From Providence Preservation Society’s “2010 Most Endangered Properties List”
It is a complex of two large, five-story, brick, pier-and-spandrel buildings set on the east side of Allens Avenue. The westernmost building stands close to the road and features a gable-roof parapet, brick corbelling, a stone stringcourse at the first story level, and brick pilasters. The north and south bays of the façade are demarcated by pedimented parapets and brick piers. The building’s primary entrance is centered on the facade, within a recessed opening. Secondary entrances are located on the north elevation of the building. The facade features minimal fenestration, with windows on the end and central bays. Fenestration is comprised of rectangular and segmental-arch openings with 1/1 sash windows. Tiers of freight doors are located at four bay intervals. The building’s rear elevation is devoid of fenestration. Painted signage on the building identifies the structure as “Atlas” (Atlas Warehouse).
To the east stands the second warehouse building, which also features rectangular and segmental arch window openings, stone trim, tiers of freight doors, and projecting piers. A small, one-story, flat-roof ell projects from the west elevation of the building. Two vehicular entrances are located on the north elevation of the one-story structure. The building is identified by painted signage as the “Shepard Warehouses”.
To the south stands a long, one-story, rectangular, concrete block building identified by the assessor’s records as a warehouse for Cumberland Farms. The structure is set perpendicular to Allens Avenue. A small, one-story, flat-roof ell projects from the west end of this building. According to the 1983 Sanborn map, this ell was constructed in 1950. Further south on the site stands a one-story building comprised of a concrete block ell (west) and a brick ell (east) identified on Sanborn maps as a Paper Warehouse (west) and a Beds, Springs, and Mattresses Warehouse (west).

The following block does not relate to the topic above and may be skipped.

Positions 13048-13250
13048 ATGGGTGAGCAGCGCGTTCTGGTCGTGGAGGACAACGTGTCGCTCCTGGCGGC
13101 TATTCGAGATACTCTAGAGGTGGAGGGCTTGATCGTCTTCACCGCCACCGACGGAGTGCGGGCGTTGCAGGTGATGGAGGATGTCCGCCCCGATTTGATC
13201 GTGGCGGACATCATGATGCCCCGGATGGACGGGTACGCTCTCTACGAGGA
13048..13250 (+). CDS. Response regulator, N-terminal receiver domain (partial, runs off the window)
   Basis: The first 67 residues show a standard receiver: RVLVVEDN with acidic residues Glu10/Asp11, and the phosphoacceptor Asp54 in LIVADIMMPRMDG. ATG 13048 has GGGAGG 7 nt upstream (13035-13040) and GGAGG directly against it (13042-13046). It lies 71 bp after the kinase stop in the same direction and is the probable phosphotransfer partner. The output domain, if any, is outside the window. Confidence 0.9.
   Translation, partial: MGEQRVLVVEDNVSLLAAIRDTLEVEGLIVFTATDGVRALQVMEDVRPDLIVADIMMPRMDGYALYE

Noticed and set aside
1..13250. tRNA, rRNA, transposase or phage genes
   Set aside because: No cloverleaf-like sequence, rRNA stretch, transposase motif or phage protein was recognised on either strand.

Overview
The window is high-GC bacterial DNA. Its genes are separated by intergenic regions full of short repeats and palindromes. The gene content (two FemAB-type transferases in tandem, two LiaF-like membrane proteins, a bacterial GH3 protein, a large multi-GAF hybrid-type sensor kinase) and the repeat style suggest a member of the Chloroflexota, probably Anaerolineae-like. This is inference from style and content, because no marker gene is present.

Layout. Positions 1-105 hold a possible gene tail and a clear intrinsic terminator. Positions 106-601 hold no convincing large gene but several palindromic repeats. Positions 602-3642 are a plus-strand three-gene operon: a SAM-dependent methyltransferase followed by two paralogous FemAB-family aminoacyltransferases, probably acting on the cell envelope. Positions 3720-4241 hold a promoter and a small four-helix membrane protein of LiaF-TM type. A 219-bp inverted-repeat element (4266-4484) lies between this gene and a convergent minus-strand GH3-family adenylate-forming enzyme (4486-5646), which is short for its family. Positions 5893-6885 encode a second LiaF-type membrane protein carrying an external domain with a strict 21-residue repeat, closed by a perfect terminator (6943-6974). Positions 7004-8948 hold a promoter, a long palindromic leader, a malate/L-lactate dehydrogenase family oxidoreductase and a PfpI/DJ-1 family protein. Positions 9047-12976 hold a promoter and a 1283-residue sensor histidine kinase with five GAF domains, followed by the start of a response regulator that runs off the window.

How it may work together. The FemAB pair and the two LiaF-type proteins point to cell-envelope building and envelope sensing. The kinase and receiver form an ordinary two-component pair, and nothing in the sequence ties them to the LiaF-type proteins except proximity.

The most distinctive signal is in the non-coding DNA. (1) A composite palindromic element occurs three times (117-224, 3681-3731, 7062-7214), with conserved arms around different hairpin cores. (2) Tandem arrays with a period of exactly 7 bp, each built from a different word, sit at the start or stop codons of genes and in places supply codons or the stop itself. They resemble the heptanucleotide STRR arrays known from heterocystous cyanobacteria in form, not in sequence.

Constructed in 1913, the five-story warehouses were intended as the two ends of a gargantuan warehouse at the Port of Providence. The middle sections were never constructed and the exposed, unfinished end walls of both buildings indicate the configuration originally intended for the complex. The Terminal Warehouse Company was incorporated in 1912. The buildings were used for the storage of freight from the State Pier, which laid 300 yards away at this time and was heavily used. When the building was first built it was deemed burglarproof and fireproof. City directories identify Walter E. Young, president, and William M. Harris, vice president, in 1929. The property was acquired by the Shepard Company in 1948. The buildings are currently owned by Cumberland Farms.